In order to distinguish between genes that are reactivated (green) and the ones that are already active ahead of reprogramming (purple) or remain subject to XCI (red) across reprograming, we separately estimated the probability of inactivation (τi0, see Additional file 4: Table S3) in hF and at 0, 4 and 6 days after mESC-fusion. To increase confidence in annotation, only genes with minimum 20 SNP-overlapping reads (in hF or day0 and in day4 and day6) were considered (87 genes) and classified as follows: ‘reactivated’ genes, which are not expressed from the Xi (τi0 > 0.05) in hF/day0 but acquire significant Xi expression (τi0 ≤ 0.05) at one data-point of the time series in at least one clone after reprograming (green); ‘active’ genes, which have significant Xi expression (τi0 ≤ 0.05) in hF/day0 before reprograming and at one data-point of the timeseries after reprograming in at least one clone (purple); ‘inactive’ genes, which are not significantly expressed from the Xi (τi0 > 0.05) in hF and all data-points of the time series in both clones (red). Genes with less than 20 SNP-overlapping reads across the time series were not evaluated.
Data obtained from two independent biological replicates for each clone were either merged by summing up Xi and Xa SNP-specific reads and their base quality scores (Additional file 4: Table S3) or analysed separately. Single replicates showed a good concordance both for Xi expression ratios (mean ± standard error is shown Fig. 3) and for beta-binomial statistics (concordance between replicates for SNPs with more than 10 overlapping reads was of 98%, 99%, 95% and 97% in clone 12 for hF, days 0, 4 and 6 respectively; and 94%, 97% and 89% in clone 34 for hF, days 0 and 4, respectively) with variations mainly due to different sequencing depth among replicates and not affecting the final classification compared to merged data.
Gene expression analysis
We counted the reads overlapping with genes using HTseq and identified the differentially expressed genes using edgeR . FPKM values were estimated using R script.
Reproducibility between independent biological replicates (i.e. separate fusion experiments), or between distinct clones, was assessed by Spearman correlation analysis using FPKMs and R script. Correlation coefficients (r) comparing gene expression between independent replicates were higher than 0.90 and 0.87 in clones 12 and 34, respectively. The same comparison between clones 12 and 34 gave r values ≥ 0.88 for all timepoints.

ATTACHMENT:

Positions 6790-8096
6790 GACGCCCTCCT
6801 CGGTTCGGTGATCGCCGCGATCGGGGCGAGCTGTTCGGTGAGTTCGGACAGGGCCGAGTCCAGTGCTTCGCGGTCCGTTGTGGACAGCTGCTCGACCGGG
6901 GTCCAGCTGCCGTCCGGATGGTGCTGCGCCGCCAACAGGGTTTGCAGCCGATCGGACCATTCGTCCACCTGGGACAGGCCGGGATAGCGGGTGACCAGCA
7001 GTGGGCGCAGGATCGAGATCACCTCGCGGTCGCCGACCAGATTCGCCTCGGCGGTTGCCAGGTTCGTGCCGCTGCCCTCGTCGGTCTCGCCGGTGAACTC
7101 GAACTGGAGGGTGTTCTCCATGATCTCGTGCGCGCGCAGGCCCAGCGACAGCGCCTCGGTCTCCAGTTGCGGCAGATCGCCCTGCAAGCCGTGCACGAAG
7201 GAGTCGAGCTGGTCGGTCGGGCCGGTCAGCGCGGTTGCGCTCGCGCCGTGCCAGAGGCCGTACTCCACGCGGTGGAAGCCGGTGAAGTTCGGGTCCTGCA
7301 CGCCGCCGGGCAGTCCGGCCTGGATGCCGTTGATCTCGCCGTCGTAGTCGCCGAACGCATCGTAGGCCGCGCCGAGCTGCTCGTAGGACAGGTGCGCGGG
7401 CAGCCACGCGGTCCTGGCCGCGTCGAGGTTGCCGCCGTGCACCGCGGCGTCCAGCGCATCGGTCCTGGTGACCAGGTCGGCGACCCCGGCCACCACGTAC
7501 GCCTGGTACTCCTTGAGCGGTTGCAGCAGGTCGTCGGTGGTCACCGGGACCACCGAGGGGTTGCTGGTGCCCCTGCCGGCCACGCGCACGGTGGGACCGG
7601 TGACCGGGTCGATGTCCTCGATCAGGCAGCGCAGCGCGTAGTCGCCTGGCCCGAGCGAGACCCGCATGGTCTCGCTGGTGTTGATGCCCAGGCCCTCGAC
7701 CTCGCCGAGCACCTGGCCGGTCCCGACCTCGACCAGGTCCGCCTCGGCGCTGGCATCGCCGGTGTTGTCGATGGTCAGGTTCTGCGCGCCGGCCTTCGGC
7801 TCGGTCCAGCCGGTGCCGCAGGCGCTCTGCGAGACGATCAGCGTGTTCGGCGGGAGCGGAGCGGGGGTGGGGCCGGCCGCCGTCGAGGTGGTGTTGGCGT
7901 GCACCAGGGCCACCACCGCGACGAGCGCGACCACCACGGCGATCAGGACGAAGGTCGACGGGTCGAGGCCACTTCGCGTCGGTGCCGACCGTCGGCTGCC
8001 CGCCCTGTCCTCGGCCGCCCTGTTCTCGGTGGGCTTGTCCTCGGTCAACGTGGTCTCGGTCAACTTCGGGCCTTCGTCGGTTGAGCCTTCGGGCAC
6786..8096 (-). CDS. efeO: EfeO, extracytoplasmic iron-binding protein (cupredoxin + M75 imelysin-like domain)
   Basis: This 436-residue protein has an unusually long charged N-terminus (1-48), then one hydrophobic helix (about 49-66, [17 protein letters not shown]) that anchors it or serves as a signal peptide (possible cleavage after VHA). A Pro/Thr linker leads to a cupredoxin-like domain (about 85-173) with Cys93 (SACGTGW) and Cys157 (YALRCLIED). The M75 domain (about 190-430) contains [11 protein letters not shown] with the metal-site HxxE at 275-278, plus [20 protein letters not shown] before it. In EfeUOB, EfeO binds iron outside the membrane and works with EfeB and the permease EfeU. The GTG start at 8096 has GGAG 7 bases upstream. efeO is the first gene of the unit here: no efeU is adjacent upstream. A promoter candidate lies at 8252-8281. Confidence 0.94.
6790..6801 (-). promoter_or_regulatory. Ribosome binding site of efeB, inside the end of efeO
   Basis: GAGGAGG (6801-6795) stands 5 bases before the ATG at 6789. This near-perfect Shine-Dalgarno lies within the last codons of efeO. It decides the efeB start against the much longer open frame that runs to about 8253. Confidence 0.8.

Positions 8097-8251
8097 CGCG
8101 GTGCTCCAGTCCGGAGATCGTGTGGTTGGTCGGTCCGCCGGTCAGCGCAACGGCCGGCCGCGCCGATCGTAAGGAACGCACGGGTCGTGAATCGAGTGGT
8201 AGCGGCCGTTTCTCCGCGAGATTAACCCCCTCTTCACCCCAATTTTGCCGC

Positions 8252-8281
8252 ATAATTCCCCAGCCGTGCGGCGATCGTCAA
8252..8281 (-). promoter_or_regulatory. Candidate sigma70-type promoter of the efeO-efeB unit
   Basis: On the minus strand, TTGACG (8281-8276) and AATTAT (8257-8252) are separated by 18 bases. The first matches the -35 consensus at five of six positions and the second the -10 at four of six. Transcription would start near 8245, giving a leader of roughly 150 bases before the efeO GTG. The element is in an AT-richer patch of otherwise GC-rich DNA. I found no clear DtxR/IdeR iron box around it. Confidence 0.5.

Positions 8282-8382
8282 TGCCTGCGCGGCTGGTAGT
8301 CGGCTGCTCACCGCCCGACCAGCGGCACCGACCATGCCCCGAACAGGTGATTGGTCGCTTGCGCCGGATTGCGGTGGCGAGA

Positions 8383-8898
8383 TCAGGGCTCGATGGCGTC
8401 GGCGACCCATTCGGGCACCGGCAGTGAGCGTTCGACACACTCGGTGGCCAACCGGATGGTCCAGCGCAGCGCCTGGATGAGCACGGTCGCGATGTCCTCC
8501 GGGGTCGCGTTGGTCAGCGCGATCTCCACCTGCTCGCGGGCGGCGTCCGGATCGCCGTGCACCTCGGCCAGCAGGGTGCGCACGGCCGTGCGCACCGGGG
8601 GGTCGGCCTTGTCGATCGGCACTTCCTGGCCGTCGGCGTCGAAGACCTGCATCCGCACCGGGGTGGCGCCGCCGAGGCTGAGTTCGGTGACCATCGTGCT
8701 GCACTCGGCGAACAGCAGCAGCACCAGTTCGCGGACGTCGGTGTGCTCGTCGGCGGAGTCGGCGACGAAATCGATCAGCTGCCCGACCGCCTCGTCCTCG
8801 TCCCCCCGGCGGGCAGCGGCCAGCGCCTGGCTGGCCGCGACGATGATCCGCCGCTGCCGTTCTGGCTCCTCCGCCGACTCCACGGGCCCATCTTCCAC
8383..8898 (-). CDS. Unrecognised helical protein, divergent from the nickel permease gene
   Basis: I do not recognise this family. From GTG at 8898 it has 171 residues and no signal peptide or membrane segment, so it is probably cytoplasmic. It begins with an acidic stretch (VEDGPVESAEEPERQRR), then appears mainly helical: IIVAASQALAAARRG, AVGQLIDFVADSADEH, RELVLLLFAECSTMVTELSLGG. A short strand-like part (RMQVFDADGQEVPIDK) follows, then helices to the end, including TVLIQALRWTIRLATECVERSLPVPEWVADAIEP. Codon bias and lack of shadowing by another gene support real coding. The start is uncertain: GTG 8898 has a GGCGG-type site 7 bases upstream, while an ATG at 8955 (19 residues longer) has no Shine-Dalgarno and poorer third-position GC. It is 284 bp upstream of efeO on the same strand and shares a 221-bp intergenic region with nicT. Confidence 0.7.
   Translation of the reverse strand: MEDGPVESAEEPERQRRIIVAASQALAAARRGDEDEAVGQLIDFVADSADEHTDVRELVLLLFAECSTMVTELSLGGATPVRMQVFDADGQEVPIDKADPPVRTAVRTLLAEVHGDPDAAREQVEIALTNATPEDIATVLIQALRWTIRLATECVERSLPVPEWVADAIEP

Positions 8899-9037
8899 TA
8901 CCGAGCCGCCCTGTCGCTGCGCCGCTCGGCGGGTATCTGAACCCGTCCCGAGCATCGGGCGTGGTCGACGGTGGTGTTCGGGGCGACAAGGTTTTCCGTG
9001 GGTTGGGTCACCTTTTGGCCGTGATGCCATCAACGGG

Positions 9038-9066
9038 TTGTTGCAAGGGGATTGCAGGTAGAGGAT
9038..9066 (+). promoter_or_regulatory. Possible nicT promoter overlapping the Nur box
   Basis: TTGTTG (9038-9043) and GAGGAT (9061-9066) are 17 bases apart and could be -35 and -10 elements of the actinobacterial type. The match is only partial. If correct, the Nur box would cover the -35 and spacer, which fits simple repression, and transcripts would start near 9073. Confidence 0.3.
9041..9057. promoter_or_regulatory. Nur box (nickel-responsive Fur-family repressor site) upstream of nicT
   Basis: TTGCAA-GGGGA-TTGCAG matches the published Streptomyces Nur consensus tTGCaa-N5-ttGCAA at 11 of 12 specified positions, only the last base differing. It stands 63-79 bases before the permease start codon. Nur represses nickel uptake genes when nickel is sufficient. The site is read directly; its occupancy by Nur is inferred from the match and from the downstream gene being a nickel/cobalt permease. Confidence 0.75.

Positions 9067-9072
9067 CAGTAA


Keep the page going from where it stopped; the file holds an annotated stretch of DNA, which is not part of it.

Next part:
RNA-FISH analysis and probes
Probes used for RNA-FISH analysis were obtained by nick translation of appropriate phosmids/BACs containing HDAC8, TBLX1, CTPS2 and RP11-706O15.1 (i.e. RP11-1021B19, RP11-451G24, CTD-2277I2 and WI2-1543 K8, respectively), in the presence of fluorophore-coupled dUTPs as previously described . Locus-specific transcriptional signals were detected in hF nuclei and scored according to the detection of a single focus, of two separate foci (>1 microns apart) or >2 signals per nucleus . More than 200 cells were scored in each sample.
Lyon MF. Gene action in the X-chromosome of the mouse (Mus musculus L.). Nature. 1961;190:372–3.
Migeon B. Females are mosaics: X inactivation and sex differences in disease. Oxford: Oxford University Press; 2014.
Nora EP, Heard E. Chromatin structure and nuclear organization dynamics during X-chromosome inactivation. Cold Spring Harb Symp Quant Biol. 2010;75:333–44.
Clemson CM, McNeil JA, Willard HF, Lawrence JB. XIST RNA paints the inactive X chromosome at interphase: evidence for a novel RNA involved in nuclear/chromosome structure. J Cell Biol. 1996;132:259–75.
Kohlmaier A, Savarese F, Lachner M, Martens J, Jenuwein T, Wutz A. A chromosomal memory triggered by Xist regulates histone methylation in X inactivation. PLoS Biol. 2004;2:E171.
Wutz A, Jaenisch R. A shift from reversible to irreversible X inactivation is triggered during ES cell differentiation. Mol Cell. 2000;5:695–705.
Chow JC, Ciaudo C, Fazzari MJ, Mise N, Servant N, Glass JL, et al. LINE-1 activity in facultative heterochromatin formation during X chromosome inactivation. Cell. 2010;141:956–69.
Engreitz JM, Pandya-Jones A, McDonel P, Shishkin A, Sirokman K, Surka C, et al. The Xist lncRNA exploits three-dimensional genome architecture to spread across the X chromosome. Science. 2013;341:1237973.
Simon MD, Pinter SF, Fang R, Sarma K, Rutenberg-Schoenberg M, Bowman SK, et al. High-resolution Xist binding maps reveal two-step spreading during X-chromosome inactivation. Nature. 2013;504:465–9.
Carrel L, Willard HF. X-inactivation profile reveals extensive variability in X-linked gene expression in females. Nature. 2005;434:400–4.
Yang F, Babak T, Shendure J, Disteche CM. Global survey of escape from X inactivation by RNA-sequencing in mouse. Genome Res. 2010;20:614–22.
Kelsey AD, Yang C, Leung D, Minks J, Dixon-McDougall T, Baldry SE, et al. Impact of flanking chromosomal sequences on localization and silencing by the human non-coding RNA XIST. Genome Biol. 2015;16:208.
Cotton AM, Chen CY, Lam LL, Wasserman WW, Kobor MS, Brown CJ. Spread of X-chromosome inactivation into autosomal sequences: role for DNA elements, chromatin features and chromosomal domains. Hum Mol Genet. 2014;23:1211–23.
Berletch JB, Ma W, Yang F, Shendure J, Noble WS, Disteche CM, et al. Escape from X inactivation varies in mouse tissues. PLoS Genet. 2015;11:e1005079.
Patrat C, Okamoto I, Diabangouaya P, Vialon V, Le Baccon P, Chow J, et al. Dynamic changes in paternal X-chromosome activity during imprinted X-chromosome inactivation in mice. Proc Natl Acad Sci U S A. 2009;106:5198–203.
Lingenfelter PA, Adler DA, Poslinski D, Thomas S, Elliott RW, Chapman VM, et al. Escape from X inactivation of Smcx is preceded by silencing during mouse development. Nat Genet. 1998;18:212–3.
Brinkman AB, Roelofsen T, Pennings SW, Martens JH, Jenuwein T, Stunnenberg HG. Histone modification patterns associated with the human X chromosome. EMBO Rep. 2006;7:628–34.
Valley CM, Pertz LM, Balakumaran BS, Willard HF. Chromosome-wide, allele-specific analysis of the histone code on the human X chromosome. Hum Mol Genet. 2006;15:2335–47.